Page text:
Shares of BMC Software (BMC) are trading roughly unchanged in Monday's trading session. The software company, which provides IT solutions for enterprises and organizations across the world announced that it would be taken private by a consortium led by Bain Capital, Golden Gate Capital, GIC Special Investments and Insight Venture Partners.
For investors, the deal represents fair value to exit their investment at reasonable prices.
BMC announced that it has signed a definitive agreement to be taken private by the Investor Group, which really is a consortium of major investment groups.
The group will acquire BMC for $46.25 per share in cash, implying a mere 1.8% premium over Friday's closing price, thereby valuing the company at $6.9 billion. Note that shares of troubled BMC have already risen 15% so far in 2013 in anticipation of some kind of deal.
BMC's workforce of 6,900 deliver solutions to more than 20,000 IT organizations across the world. BMC offers leading IT solutions including Cloud Management and MyIT offerings enabling businesses and organizations to cut costs and achieve operating objectives.
CEO and Chairman Bob Beauchamp commented on the deal, "After a thorough review of strategic alternatives, the BMC board of directors is pleased to reach this agreement, which provides shareholders with immediate and substantial cash value, as well as a premium to our unaffected share price. BMC believes the opportunity to become a private company will provide additional flexibility and position us to invest more strategically to drive powerful innovation and deliver cutting edge customer solutions."
For the full year of its fiscal 2012, BMC generated annual revenues of $2.17 billion, up 5.2% on the year. The company reported a 12% profit decline, with net earnings coming in at $400 million. The company operates with roughly $80 million in net debt at the moment.
The $6.8 billion valuation of the common equity of the firm values BMC's operating assets around 3.2 times 2012's annual revenues and 16-17 times annual earnings.
The deal has already been unanimously approved by BMC's board of directors. The firm has the option to solicit alternative proposals in the coming 30 days, but it does not expect to receive a superior proposal.
The deal is subject to normal closing conditions, including regulatory and shareholder approval. Hedge fund Elliott Management, which holds 9.6% of the shares, already voted in favor of the deal.
BMC Software ended its third quarter of its fiscal 2013 with $1.25 billion in cash, equivalents and short-term investments. The company operates with $1.33 billion in short- and long-term debt for a net debt position of roughly $80 million.
Total revenues for the first nine months of its fiscal 2013 came in at $1.63 billion, up 1.6% on the year before. Net earnings fell 22% to $258.3 million. With its fourth-quarter earnings release due tomorrow, BMC guided for full year non-GAAP earnings per share between $3.35 and $3.45 per share.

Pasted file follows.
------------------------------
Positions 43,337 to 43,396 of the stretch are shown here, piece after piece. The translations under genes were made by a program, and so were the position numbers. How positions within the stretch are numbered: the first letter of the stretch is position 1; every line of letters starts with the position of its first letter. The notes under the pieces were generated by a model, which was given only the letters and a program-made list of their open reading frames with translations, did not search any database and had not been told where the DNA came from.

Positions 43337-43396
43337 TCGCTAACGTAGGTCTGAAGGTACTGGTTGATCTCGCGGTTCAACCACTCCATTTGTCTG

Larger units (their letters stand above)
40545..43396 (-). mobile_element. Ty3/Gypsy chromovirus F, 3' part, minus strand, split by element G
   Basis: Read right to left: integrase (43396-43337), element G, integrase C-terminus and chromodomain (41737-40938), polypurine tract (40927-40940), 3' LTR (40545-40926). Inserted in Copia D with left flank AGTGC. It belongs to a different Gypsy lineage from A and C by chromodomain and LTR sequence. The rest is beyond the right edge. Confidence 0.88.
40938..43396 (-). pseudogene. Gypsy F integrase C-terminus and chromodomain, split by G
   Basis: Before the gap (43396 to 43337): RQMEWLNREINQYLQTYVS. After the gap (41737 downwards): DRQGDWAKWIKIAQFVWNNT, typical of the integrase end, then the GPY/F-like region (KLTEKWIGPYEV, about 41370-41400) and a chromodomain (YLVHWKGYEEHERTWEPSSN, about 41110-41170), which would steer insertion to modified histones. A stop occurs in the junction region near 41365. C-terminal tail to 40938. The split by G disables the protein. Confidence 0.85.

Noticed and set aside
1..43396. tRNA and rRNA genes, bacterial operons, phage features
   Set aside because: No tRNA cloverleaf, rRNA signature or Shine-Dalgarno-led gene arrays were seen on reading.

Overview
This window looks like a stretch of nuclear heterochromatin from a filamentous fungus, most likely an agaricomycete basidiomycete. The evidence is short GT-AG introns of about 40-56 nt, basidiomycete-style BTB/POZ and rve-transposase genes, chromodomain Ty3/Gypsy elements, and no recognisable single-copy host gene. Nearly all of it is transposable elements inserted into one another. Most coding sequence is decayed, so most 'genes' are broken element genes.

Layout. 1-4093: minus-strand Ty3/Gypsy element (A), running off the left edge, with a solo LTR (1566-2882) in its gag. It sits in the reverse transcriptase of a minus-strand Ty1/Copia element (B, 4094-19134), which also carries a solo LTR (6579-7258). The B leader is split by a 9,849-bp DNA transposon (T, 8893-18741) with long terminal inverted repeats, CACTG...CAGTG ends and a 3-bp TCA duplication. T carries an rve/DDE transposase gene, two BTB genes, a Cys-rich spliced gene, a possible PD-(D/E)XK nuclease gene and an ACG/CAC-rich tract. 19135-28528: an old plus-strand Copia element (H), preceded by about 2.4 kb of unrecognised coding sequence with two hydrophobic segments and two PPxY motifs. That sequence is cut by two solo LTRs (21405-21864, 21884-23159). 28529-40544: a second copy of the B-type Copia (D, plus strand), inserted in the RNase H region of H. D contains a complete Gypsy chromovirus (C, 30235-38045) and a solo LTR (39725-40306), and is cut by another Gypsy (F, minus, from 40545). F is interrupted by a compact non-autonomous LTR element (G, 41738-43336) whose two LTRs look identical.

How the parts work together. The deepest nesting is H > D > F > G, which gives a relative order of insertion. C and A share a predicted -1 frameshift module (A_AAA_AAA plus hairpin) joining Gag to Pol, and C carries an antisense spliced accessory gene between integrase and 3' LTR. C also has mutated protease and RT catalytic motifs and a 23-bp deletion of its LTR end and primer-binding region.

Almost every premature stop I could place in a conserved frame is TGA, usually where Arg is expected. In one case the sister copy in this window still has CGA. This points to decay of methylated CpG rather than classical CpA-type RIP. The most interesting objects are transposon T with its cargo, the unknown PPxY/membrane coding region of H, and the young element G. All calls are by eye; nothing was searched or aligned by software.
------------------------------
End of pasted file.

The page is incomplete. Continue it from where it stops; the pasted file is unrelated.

At this pace BMC is on track to generate annual revenues of $2.2 billion for its fiscal 2013 on which the firm could earn $320 million on a GAAP basis. The $6.9 billion offer values the firm at 3.1 times expected revenues and 21-22 times annual earnings.
BMC does not pay a dividend at the moment.
Some Historical Perspective
Shares of BMC peaked around levels of $70 back in 1999, when the Internet hype was sending IT-related stock through the roof. Shares fell all the way to the $15-$20 range in the years following and broke out to the upside of that range, peaking around $56 in 2011. Shares fell all the way to their low thirties at the start of 2012 as operating performance was deteriorating, and have risen some 50% on the back of rumors about a buyout, which is finally occurring.
Between its fiscal 2009 and 2012, BMC managed to grow its revenues by a cumulative 16% to $2.17 billion. Net earnings grew by a cumulative 68% to $401 million in 2012, but are expected to fall in 2013.
BMC's sale has been largely pushed by activist hedge fund manager Paul Singer, known from his hedge fund Elliott Associates LP, which holds investments in many more technology firms.
Between July of 2011, end the end of the year, shares of BMC had fallen more than 40% from $57 to lows of $32. BMC has a steady cash cow in the form of its mainframe operations, which would boost returns to the private equity firms. Yet the company missed out on the online software market dominated by newcomers like Salesforce.com (CRM) and industry giants Oracle (ORCL) and SAP, which recently made large investments in the field. As investors recognized that BMC was losing its ability to compete against these players the stock sold off.
Shares are up 13% over the past year and up 15% in 2013 alone as Singer took a 9.6% stake in the company and urged management to sell the company. The company already took steps to improve shareholder value including a round of job cuts, announced in April of this year. Developments seem to end with the entire sale of the company, which should not come as a surprise at all.
Private equity firms will get a decent deal as they will get hold of the mainframe business, which is a true cash cow. They will finance the deal with a lot of cheap debt, thereby making the deal not as risky as it seems. Shareholders should be happy and tender their shares as well. Management and Singer are happy to sell at this level, and investors get a fair price for a deteriorating business, which is certainly not a fire-sale price.